Three fried egg sandwiches packed with cheese, a five-egg omelette, three slices of French toast and three chocolate chip pancakes. And that’s just for breakfast. Is Olympic superstar Michael Phelps in competitive sports or competitive eating?
Olympic athletes’ diets are the stuff of legend. Twenty-two gold medallist Phelps had a 12,000-calorie-a-day diet, and then there’s 11-time medallist Ryan Lochte whose 8,000 calorie diet garnered worldwide headlines.
But they need to eat to fuel their bodies for intense workouts and the recovery periods that follow, according to leading Canadian sports nutritionists. So what they’re eating is, more often than not, completely within reason based on the demands they’re putting on their bodies.
Here’s a look at five Olympic athlete diets
1 pound of enriched pasta
2 large ham and cheese sandwiches with mayo on white bread
1,000 calories in energy drinks
1 pound of pasta
1 entire pizza
More energy drinks
While it may sound unrealistic, what Phelps used to eat at 23 years old leading up to the Beijing Summer Games is appropriate for his training.
Tour de France cyclists eat between 8,000 and 10,000 calories, for example.
“They’re constantly eating on the bike because whatever they burn, they need to back up. There have about 90 minutes of carbohydrates in their muscles so they need to keep adding fuel the whole time,” said Katie Jessop, registered dietitian and nutritionist with the Canadian Institute of Sport Ontario.
½ an avocado, whole wheat bread, 1 egg, 1 tofu sausage, spinach and hot sauce
Peanut Butter Kind bar
Nearly 1,000 calories of Fettucine Alfredo
Chicken and steak
BBQ wings with blue cheese sauce
“When I first started [professionally swimming], I was eating peanut butter and jelly sandwiches and now I’ve stopped. I was just constantly eating, and I was getting tired of eating. My jaw was getting sore,” Lochte told Bon Appetit magazine.
“But I guess I’ve been doing it for so long — I’ve been doing it for 12 years — that it’s eerie now. If I’m not eating, then something is wrong,” he said.
Clean eating is a movement that’s taken hold in the past few Olympic cycles, said Jennifer Sygo, a dietitian in sports nutrition at the Cleveland Clinic Canada. She works with athletes on the track and field, gymnastics and triathlon teams.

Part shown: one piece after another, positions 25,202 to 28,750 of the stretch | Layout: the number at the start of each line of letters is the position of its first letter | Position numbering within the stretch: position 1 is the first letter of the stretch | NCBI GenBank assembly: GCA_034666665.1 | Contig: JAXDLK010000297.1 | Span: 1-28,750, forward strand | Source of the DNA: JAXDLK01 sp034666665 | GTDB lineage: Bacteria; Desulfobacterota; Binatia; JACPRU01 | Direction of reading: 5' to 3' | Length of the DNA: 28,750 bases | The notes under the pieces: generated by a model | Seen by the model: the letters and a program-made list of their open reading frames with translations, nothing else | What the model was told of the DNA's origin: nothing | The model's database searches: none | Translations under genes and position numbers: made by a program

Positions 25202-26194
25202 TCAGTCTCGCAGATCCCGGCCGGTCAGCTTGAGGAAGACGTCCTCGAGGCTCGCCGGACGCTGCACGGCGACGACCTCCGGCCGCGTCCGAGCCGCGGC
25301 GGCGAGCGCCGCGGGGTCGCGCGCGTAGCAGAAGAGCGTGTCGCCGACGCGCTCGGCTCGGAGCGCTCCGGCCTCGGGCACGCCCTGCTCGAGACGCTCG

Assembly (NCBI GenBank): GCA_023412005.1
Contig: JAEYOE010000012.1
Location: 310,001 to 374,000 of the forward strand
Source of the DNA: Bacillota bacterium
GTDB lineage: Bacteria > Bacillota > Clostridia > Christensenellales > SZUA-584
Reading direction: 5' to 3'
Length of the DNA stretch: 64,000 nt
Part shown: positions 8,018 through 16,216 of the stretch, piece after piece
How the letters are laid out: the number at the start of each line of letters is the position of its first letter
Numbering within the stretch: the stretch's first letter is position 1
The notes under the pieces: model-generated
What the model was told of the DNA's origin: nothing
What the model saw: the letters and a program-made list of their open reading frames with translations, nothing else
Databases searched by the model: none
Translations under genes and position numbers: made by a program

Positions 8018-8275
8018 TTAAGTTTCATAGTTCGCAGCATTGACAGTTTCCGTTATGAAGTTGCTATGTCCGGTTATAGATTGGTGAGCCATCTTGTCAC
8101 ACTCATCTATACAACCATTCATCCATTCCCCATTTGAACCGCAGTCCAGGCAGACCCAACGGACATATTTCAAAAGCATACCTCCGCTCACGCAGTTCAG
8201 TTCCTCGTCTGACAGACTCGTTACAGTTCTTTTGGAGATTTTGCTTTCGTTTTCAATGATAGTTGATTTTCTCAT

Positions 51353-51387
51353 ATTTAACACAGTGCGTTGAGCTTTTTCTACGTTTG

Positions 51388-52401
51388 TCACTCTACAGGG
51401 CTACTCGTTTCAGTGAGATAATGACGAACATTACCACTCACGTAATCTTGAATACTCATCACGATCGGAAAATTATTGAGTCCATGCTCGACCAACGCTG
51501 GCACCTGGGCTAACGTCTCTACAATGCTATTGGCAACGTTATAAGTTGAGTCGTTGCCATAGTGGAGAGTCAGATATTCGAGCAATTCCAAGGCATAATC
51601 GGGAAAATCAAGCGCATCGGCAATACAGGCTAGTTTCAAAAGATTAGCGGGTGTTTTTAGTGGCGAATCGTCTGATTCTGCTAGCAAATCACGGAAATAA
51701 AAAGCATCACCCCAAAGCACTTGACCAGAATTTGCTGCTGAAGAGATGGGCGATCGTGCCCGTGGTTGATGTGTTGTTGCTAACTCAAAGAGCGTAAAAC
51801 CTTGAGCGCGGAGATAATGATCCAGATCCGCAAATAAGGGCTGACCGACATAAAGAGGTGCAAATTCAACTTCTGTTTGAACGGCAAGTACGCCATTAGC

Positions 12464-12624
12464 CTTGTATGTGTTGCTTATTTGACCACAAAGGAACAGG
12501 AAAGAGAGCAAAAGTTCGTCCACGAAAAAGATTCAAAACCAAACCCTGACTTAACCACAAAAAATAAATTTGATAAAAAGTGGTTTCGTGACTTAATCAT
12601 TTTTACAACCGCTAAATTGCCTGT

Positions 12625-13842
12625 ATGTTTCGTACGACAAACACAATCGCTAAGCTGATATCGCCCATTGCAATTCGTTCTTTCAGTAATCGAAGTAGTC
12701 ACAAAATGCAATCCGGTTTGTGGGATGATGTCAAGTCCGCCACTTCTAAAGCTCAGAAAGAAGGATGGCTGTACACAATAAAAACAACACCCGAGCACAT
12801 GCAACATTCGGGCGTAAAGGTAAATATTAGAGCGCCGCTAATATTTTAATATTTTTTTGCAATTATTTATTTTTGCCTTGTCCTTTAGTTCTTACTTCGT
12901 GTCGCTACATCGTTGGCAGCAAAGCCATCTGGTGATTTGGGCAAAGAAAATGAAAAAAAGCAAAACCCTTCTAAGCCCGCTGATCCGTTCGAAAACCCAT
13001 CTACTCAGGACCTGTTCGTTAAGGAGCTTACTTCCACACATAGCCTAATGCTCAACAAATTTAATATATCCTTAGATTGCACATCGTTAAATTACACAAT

They’re reaching for brightly coloured vegetables, healthy fats with omega 3s, and slow-burning carbohydrates that give them energy in the final pushes of a workout.
But they have a bottom line when it comes to calories, and that’s hard to meet when you’re munching on lean meats and foliage.
“They quickly realize when you exclude foods that are perceived as unhealthy, they can’t get enough calories, they can’t recover as well, they feel tired. It’s a struggle to get the amount of food they need in a day,” Sygo explained.
“There are a lot more calories in a pizza than in a kale salad. The trick is to help them balance good nutrition with being able to get enough calories,” she told Global News.
How an athlete will eat is dependent on his or sport, too. A tiny gymnast who needs to stay toned and limber won’t eat the same as a wrestler preparing for his or her next match.
A cyclist taking on a long distance trek isn’t going to fuel his body the same way as a runner taking on a 100-metre sprint, according to Sygo.
“You have to define what type of athlete you’re talking about, which sport and what stage of the season they’re in,” she said.
“Not all athletes need 5,000 calories. Some athletes need 5,000 calories sometimes — if they’re training they may eat more than the days leading up to the big game,” she said.
Peanut butter and jelly sandwich
Grilled chicken and brown rice
Graphics created by James Waters/Global News
Sources: Washington Post, WSJ, Bon Appetit, GQ
© 2016 Global News, a division of Corus Entertainment Inc.